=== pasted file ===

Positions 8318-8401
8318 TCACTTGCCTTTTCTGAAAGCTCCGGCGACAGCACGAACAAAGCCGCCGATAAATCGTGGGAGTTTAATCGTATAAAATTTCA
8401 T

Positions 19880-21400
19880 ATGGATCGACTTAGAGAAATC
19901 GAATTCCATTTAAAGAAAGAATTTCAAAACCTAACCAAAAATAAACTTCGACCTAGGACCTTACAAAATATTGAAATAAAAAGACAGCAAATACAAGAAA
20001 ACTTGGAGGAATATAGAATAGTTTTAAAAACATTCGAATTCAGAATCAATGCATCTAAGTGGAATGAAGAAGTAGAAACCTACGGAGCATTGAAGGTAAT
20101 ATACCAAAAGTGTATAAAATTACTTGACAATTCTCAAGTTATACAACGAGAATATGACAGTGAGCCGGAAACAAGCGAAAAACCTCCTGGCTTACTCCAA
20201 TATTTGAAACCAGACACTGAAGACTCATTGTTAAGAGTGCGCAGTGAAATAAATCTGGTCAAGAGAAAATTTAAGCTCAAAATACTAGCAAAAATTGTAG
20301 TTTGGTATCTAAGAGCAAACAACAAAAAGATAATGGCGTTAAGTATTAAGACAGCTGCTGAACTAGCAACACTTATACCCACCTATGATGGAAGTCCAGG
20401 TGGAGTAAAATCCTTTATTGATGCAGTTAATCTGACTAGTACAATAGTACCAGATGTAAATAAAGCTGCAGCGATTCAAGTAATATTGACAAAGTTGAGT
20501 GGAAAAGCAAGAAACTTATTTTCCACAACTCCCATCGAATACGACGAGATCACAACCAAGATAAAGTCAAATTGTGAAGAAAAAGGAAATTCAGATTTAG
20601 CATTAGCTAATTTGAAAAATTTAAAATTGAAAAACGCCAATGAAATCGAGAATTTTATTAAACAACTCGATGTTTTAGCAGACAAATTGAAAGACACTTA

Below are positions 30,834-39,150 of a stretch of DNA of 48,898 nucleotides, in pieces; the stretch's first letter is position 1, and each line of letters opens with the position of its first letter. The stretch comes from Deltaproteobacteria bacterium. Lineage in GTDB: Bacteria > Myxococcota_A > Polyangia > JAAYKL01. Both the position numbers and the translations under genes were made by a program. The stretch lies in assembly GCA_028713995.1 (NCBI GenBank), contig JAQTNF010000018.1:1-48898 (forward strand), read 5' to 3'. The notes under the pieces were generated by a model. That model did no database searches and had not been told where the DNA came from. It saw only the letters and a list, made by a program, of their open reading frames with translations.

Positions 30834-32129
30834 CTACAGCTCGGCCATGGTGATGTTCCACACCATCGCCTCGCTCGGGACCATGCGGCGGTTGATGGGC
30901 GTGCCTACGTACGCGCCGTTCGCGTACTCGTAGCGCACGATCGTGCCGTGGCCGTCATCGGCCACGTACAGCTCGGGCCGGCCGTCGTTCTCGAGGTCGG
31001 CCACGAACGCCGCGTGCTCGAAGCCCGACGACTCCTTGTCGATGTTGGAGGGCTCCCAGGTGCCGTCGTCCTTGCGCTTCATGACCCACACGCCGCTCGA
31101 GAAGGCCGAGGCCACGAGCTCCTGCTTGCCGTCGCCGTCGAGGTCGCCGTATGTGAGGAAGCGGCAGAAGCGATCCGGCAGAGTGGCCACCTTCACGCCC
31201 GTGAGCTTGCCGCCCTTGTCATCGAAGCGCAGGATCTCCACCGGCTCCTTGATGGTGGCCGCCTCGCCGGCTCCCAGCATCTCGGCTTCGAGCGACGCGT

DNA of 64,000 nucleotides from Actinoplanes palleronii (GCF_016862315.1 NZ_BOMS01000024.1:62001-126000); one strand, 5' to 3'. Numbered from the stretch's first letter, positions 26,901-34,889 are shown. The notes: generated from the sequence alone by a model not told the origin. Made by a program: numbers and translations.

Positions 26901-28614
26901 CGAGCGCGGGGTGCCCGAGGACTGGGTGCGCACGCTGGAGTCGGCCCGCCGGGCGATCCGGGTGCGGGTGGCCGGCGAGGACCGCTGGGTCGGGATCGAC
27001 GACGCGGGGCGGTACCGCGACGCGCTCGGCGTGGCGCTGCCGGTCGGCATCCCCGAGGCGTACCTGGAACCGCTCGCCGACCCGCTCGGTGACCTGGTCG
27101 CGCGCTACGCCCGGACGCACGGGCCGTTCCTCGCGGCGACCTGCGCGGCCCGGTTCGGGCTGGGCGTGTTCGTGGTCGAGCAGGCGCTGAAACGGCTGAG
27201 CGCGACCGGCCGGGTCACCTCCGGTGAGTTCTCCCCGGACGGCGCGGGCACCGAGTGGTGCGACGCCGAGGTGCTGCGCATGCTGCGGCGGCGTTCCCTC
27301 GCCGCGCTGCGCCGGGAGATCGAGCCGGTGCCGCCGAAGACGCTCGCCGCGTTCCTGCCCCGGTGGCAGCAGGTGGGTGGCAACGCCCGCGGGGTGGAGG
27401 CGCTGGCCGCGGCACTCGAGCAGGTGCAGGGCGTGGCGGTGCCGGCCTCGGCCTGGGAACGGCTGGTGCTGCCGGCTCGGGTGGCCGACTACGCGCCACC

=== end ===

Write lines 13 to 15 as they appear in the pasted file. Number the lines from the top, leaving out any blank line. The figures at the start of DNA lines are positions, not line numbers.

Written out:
20601 CATTAGCTAATTTGAAAAATTTAAAATTGAAAAACGCCAATGAAATCGAGAATTTTATTAAACAACTCGATGTTTTAGCAGACAAATTGAAAGACACTTA

Below are positions 30,834-39,150 of a stretch of DNA of 48,898 nucleotides, in pieces; the stretch's first letter is position 1, and each line of letters opens with the position of its first letter. The stretch comes from Deltaproteobacteria bacterium. Lineage in GTDB: Bacteria > Myxococcota_A > Polyangia > JAAYKL01. Both the position numbers and the translations under genes were made by a program. The stretch lies in assembly GCA_028713995.1 (NCBI GenBank), contig JAQTNF010000018.1:1-48898 (forward strand), read 5' to 3'. The notes under the pieces were generated by a model. That model did no database searches and had not been told where the DNA came from. It saw only the letters and a list, made by a program, of their open reading frames with translations.

Positions 30834-32129